The federal government is bundling a series of days (June 21 – National Aboriginal Day; June 24 – Saint Jean Baptiste Day; June 27 – Canadian Multiculturalism Day; and July 1 – Canada Day) as the Celebrate Canada! initiative.
Let’s revisit the Proclamation that, in 2002, established Canadian Multiculturalism Day:
“Whereas multiculturalism is a fundamental characteristic of the Canadian heritage; Whereas Canadians of all backgrounds have made and continue to make valuable contributions to Canadian society; Whereas it is considered appropriate that there be, in each year, a day to mark and celebrate those contributions and to recognize Canadian diversity; And whereas, by Order in Council P.C. 2002-1869 of October 31, 2002, the Governor in Council has directed that a proclamation do issue declaring June 27 of each year as Canadian Multiculturalism Day, a celebration of the contributions of Canada’s diverse people to Canadian society; Now know you that We, by and with the advice of Our Privy Council for Canada, do by this Our Proclamation declare June 27 of each year as Canadian Multiculturalism Day, a celebration of the contributions of Canada’s diverse people to Canadian society”.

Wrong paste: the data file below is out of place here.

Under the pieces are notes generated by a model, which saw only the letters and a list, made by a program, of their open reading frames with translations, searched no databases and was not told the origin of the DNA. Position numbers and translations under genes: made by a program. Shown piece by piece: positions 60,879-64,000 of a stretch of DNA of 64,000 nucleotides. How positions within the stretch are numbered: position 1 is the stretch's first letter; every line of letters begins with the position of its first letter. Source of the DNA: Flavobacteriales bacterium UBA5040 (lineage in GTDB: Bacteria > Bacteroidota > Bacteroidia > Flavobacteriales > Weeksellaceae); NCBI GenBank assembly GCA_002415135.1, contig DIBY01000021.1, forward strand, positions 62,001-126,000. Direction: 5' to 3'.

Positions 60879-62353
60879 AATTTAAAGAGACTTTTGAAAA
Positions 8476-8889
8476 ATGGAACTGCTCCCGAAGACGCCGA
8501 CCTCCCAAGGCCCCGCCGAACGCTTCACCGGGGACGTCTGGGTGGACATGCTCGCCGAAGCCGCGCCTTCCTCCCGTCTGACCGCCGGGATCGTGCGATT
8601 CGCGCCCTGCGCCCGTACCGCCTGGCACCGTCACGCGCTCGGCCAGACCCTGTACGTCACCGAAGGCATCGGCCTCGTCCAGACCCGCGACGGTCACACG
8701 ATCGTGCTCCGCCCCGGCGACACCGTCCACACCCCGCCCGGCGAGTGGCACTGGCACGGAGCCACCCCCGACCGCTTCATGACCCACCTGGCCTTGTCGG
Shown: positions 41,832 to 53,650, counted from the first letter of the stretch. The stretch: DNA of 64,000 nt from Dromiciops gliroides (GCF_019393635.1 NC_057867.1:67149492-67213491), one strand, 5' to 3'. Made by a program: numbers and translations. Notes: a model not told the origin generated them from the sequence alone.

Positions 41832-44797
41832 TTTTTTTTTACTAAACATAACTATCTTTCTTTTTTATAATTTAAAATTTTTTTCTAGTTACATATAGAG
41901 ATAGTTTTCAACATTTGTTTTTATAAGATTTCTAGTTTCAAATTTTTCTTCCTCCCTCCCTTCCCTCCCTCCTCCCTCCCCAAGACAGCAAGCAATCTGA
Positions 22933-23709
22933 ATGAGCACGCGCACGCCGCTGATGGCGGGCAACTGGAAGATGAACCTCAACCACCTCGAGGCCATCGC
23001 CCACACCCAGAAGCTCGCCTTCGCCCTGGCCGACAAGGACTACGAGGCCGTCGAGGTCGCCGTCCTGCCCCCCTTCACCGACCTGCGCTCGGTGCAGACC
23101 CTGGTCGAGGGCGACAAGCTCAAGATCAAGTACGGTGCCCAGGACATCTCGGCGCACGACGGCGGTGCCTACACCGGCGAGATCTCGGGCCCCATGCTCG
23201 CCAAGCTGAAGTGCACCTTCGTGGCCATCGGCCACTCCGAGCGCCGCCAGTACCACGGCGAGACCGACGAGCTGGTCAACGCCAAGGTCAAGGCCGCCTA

How relevant is official multiculturalism in Canada today? What’s the impact for immigrant children and families?
Ontario is recognizing several folks as Newcomer Champions – those who “help newcomers integrate and shape our diverse culture“. Two of the ten being honoured have some connection to children’s/family services. Awards presented tomorrow – Canadian Multiculturalism Day.
Canadian Multiculturalism Day is extremely relevant for immigrant children! Their talents can be appreciated and their heritage can be validated to and amongst their peers of all cultures. They do not feel peripheral to the majority cultures on that day.
Thanks for your comment, Nancy.
Are there events/activities that you know about or that the PEI Association for Newcomers to Canada does on “Multiculturalism Day”?
& How about other days?
How do we acknowledge/address diversity among young children without exoticizing their “differences” through “days”.